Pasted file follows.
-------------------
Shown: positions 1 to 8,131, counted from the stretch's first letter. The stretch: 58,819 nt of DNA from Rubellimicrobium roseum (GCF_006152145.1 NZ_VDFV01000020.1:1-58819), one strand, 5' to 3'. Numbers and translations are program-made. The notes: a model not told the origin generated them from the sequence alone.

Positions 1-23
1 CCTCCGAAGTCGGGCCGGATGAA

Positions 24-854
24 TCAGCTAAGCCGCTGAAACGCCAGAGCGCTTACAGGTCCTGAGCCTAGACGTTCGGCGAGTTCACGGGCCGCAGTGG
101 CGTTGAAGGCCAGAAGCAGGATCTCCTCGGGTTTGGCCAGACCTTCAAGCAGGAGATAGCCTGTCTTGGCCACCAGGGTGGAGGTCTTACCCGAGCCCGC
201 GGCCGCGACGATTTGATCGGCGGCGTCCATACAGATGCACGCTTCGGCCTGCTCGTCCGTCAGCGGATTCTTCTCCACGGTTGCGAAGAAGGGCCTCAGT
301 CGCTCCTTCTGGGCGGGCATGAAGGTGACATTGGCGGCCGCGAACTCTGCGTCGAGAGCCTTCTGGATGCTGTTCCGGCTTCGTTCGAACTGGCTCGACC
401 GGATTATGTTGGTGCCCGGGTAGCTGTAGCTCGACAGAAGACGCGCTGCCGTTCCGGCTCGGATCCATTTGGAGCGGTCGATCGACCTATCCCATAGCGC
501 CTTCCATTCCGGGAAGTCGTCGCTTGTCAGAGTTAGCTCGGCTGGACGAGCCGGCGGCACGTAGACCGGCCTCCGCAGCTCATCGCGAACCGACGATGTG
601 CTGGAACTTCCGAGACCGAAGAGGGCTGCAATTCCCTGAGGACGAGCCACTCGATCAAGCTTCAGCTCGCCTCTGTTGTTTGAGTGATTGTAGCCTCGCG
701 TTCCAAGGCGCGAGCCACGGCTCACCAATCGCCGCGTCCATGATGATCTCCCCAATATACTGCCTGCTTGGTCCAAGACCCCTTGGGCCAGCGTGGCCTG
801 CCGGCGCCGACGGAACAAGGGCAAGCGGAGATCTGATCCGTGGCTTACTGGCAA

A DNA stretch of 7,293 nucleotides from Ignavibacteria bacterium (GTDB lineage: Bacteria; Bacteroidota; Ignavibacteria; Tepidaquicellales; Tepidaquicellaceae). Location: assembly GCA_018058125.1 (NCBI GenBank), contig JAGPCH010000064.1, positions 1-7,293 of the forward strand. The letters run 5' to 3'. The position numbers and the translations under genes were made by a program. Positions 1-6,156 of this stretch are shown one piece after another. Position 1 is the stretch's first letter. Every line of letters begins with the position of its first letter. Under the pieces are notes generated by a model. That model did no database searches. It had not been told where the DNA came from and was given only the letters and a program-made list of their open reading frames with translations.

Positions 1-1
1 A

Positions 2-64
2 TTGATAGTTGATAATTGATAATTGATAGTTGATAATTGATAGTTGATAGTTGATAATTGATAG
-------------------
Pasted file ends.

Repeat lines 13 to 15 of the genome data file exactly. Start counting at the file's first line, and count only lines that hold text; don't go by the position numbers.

801 CCGGCGCCGACGGAACAAGGGCAAGCGGAGATCTGATCCGTGGCTTACTGGCAA

A DNA stretch of 7,293 nucleotides from Ignavibacteria bacterium (GTDB lineage: Bacteria; Bacteroidota; Ignavibacteria; Tepidaquicellales; Tepidaquicellaceae). Location: assembly GCA_018058125.1 (NCBI GenBank), contig JAGPCH010000064.1, positions 1-7,293 of the forward strand. The letters run 5' to 3'. The position numbers and the translations under genes were made by a program. Positions 1-6,156 of this stretch are shown one piece after another. Position 1 is the stretch's first letter. Every line of letters begins with the position of its first letter. Under the pieces are notes generated by a model. That model did no database searches. It had not been told where the DNA came from and was given only the letters and a program-made list of their open reading frames with translations.

Positions 1-1